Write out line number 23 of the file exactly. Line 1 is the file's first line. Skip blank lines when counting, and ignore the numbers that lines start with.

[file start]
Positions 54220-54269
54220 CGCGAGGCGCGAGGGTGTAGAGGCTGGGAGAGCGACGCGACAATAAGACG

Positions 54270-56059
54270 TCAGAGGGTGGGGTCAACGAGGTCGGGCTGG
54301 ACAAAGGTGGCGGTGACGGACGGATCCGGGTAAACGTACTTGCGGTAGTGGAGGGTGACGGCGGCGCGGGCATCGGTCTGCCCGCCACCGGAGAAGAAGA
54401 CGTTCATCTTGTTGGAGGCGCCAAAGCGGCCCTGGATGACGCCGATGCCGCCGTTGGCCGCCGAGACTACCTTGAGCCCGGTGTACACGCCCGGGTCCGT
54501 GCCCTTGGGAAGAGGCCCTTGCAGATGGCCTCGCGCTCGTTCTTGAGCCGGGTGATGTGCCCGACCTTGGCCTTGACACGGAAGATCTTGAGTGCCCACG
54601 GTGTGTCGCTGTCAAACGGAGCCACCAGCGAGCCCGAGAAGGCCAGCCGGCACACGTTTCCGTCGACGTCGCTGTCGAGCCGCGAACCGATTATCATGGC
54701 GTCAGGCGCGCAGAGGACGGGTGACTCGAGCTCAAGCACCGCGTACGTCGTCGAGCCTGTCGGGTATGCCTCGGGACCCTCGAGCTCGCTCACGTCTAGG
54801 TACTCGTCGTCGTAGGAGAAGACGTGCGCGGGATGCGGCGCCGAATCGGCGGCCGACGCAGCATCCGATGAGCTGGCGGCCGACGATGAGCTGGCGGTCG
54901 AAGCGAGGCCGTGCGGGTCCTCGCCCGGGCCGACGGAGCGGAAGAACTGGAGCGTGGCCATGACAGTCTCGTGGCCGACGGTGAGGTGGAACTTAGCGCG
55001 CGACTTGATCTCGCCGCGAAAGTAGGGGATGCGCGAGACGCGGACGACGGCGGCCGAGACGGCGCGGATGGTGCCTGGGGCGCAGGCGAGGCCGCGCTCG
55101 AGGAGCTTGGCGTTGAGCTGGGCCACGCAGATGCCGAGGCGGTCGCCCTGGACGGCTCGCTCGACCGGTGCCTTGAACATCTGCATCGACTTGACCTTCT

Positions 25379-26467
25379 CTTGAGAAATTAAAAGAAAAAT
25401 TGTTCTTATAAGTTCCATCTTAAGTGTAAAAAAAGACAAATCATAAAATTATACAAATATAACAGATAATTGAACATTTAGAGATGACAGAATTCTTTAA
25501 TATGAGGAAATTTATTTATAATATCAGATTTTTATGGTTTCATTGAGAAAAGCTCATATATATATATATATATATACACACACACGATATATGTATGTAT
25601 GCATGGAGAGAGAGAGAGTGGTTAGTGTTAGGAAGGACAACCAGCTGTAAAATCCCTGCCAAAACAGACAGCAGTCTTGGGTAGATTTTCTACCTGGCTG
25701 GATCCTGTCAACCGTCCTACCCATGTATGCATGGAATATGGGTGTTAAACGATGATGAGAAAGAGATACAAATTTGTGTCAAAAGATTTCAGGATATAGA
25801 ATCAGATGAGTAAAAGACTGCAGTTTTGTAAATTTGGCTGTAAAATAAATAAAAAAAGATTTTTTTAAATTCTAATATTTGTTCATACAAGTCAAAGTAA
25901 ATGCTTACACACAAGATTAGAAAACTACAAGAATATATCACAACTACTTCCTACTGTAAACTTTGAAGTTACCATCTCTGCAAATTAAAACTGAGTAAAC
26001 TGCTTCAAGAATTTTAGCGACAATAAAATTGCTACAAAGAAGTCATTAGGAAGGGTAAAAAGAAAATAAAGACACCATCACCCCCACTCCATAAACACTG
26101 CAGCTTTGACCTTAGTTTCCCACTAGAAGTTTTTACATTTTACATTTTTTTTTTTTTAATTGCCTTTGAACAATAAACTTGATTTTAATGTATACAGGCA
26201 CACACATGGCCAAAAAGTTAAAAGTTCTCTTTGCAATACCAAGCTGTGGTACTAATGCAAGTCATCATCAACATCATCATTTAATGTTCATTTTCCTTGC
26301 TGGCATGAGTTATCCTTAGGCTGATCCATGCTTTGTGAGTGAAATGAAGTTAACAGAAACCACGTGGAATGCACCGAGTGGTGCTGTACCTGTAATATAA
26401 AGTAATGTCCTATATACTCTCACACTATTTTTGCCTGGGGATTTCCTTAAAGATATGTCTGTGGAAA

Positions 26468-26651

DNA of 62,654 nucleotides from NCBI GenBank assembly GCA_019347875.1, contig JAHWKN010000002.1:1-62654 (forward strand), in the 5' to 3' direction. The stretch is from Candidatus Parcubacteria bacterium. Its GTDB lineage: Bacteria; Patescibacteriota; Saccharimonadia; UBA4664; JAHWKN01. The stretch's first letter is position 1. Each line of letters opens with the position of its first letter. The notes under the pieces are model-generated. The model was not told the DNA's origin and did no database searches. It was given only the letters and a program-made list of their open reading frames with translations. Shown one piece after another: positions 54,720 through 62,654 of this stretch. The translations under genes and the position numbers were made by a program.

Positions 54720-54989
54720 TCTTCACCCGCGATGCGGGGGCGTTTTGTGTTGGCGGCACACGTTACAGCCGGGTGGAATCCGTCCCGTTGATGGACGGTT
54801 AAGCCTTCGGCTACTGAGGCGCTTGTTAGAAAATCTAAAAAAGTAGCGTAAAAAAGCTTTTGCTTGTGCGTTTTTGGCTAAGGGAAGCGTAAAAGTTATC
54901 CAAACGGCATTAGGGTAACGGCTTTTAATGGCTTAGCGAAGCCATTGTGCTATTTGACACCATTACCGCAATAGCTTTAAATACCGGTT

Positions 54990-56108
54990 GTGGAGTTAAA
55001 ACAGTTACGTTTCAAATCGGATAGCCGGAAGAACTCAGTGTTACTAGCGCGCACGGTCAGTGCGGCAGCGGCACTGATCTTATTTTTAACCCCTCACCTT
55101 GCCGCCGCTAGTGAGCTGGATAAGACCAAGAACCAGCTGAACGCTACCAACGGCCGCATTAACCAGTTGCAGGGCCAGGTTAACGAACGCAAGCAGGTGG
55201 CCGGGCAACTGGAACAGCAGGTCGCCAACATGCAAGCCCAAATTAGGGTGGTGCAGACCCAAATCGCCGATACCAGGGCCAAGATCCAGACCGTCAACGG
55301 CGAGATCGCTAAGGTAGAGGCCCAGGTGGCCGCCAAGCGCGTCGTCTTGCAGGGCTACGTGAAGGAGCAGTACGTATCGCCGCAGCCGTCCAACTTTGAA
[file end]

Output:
26101 CAGCTTTGACCTTAGTTTCCCACTAGAAGTTTTTACATTTTACATTTTTTTTTTTTTAATTGCCTTTGAACAATAAACTTGATTTTAATGTATACAGGCA